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'The Diviners' At The David Schall Theater Is An Emotional Roller Coaster

Kim Morris |
October 23, 2014 | 9:29 a.m. PDT


Clay Bunker, Michael Beck and Ivy Beech in "The Diviners." (Lindsay Schnebly)
Clay Bunker, Michael Beck and Ivy Beech in "The Diviners." (Lindsay Schnebly)
If you are thinking that a Depression-era play about several farmers, an ex-preacher, and a mentally-handicapped teenager sounds boring, think again. "The Diviners," now playing at the David Schall Theater in Hollywood, is anything but. Full of charm, wit, and relatable life issues, this show will have its audience laughing and crying at the same time.  

"The Diviners" centers on the friendship between a disturbed young teenager, Buddy Layman (Michael Beck), and a conflicted preacher, C.C. Showers (Clay Bunker).  The narrative itself cleverly unfolds in reverse order, in which the audience is told the ending of the story first, then continues to witness the story’s journey for the duration of the play.  The arrival of the former preacher turns the entirety of a small rural town in Indiana into a frenzy, as aside from his devilishly good looks he brings along with him a sense of hope and adventure.  

Playwright Jim Leonard Jr., coupled with the talents of director, Mark Henderson, creates likable and relatable characters, each with a different set of issuessuch as religion, being a single father, coming-of-age, and suffering from aquaphobiathat the audience, even if they cannot completely relate to, are able to at least understand and feel towards them a degree compassion.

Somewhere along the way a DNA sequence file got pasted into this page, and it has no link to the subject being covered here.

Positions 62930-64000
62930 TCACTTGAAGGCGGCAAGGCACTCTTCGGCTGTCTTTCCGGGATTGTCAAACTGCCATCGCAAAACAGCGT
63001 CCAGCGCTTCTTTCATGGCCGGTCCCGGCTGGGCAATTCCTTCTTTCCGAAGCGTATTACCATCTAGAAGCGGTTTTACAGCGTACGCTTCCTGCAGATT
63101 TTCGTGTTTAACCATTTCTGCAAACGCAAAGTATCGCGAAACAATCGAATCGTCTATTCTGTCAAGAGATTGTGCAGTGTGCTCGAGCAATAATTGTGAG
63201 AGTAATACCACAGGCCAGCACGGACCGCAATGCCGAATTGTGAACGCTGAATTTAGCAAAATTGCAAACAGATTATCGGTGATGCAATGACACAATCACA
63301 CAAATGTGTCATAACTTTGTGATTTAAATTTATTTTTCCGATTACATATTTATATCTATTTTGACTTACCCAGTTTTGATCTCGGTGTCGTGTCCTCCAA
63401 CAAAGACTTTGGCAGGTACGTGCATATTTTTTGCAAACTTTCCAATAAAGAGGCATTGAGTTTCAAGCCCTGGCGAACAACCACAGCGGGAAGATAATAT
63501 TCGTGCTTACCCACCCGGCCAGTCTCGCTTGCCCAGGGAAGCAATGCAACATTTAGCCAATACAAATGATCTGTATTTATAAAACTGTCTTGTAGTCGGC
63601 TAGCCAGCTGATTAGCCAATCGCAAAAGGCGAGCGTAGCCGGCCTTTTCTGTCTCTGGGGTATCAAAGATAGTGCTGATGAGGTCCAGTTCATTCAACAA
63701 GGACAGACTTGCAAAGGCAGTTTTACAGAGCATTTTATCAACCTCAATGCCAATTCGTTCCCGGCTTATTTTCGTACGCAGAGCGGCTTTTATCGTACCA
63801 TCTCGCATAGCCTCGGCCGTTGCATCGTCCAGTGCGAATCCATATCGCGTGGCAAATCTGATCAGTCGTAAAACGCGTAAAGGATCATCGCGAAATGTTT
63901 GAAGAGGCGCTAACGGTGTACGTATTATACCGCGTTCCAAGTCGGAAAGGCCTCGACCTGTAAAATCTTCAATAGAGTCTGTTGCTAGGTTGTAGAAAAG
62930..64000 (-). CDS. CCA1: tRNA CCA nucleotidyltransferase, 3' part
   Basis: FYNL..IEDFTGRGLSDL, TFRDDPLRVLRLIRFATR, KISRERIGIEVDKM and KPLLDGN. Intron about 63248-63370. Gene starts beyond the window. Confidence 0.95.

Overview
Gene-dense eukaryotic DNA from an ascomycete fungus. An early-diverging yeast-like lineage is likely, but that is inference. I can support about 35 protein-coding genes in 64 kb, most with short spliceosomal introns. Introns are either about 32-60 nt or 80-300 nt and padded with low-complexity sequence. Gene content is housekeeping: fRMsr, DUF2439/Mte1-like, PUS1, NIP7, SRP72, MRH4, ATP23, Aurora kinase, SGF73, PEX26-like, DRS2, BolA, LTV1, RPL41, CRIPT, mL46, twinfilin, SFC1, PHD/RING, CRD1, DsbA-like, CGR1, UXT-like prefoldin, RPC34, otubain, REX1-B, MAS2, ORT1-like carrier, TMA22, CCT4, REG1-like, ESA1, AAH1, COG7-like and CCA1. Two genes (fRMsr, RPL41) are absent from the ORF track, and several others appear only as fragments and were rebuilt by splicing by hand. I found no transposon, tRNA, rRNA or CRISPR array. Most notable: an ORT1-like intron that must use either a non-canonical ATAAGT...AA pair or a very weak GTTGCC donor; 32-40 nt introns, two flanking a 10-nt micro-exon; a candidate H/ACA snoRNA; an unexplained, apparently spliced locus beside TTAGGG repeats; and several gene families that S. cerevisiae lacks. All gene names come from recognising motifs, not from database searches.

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The skill of the actors is such that while watching each of them, one could quite easily forget that he or she was playing a part. The audience is able to simply enjoy watching people , not actors, live their life on stage. The acting style ranges from a mode of stylized theatricality to a mode of naturalistic realism which seems to balance out in a way they creates a perfect medium.  In particular, actor David Atkinson, who plays the character of tobacco-chewing Ferris Layman, carries about him an air of naturalism that makes his performance so much fun to watch.  His comedic sternness surely causes more than one audience members to reminisce about their own fathers or grandfathers, making the entire show that much more heartwarming.  

But what really distinguishes this show is its use of lighting. Lighting designer Bill E. Kickbush is able to turn the stage into any setting needed, truly demonstrating his expertise in light technology.  He is able to use light to represent, for example, when a person is on the shore, in water, or even completely under water.  Indeed, without the skills of Kickbush, the end of the play would not at all have had its same powerful affect, where water and its intricate levels become a crucial factor in the play.  

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Together this play combines a bit if romance, a bit of comedy, and a bit of tragedy which work cohesively to produce a play that you will not be able to stop thinking about.  Be prepared to experience a roller coaster of emotions and this play truly knows how to get a reaction from its audience.

The Diviners is playing through November 23 at the David Schall Theater (1760 N. Gower St., on the campus of the First Presbyterian Church of Hollywood). Tickets are $25-$34. For more information visit Actors-CoOp.org

Contact Contributor Kim Morris here.

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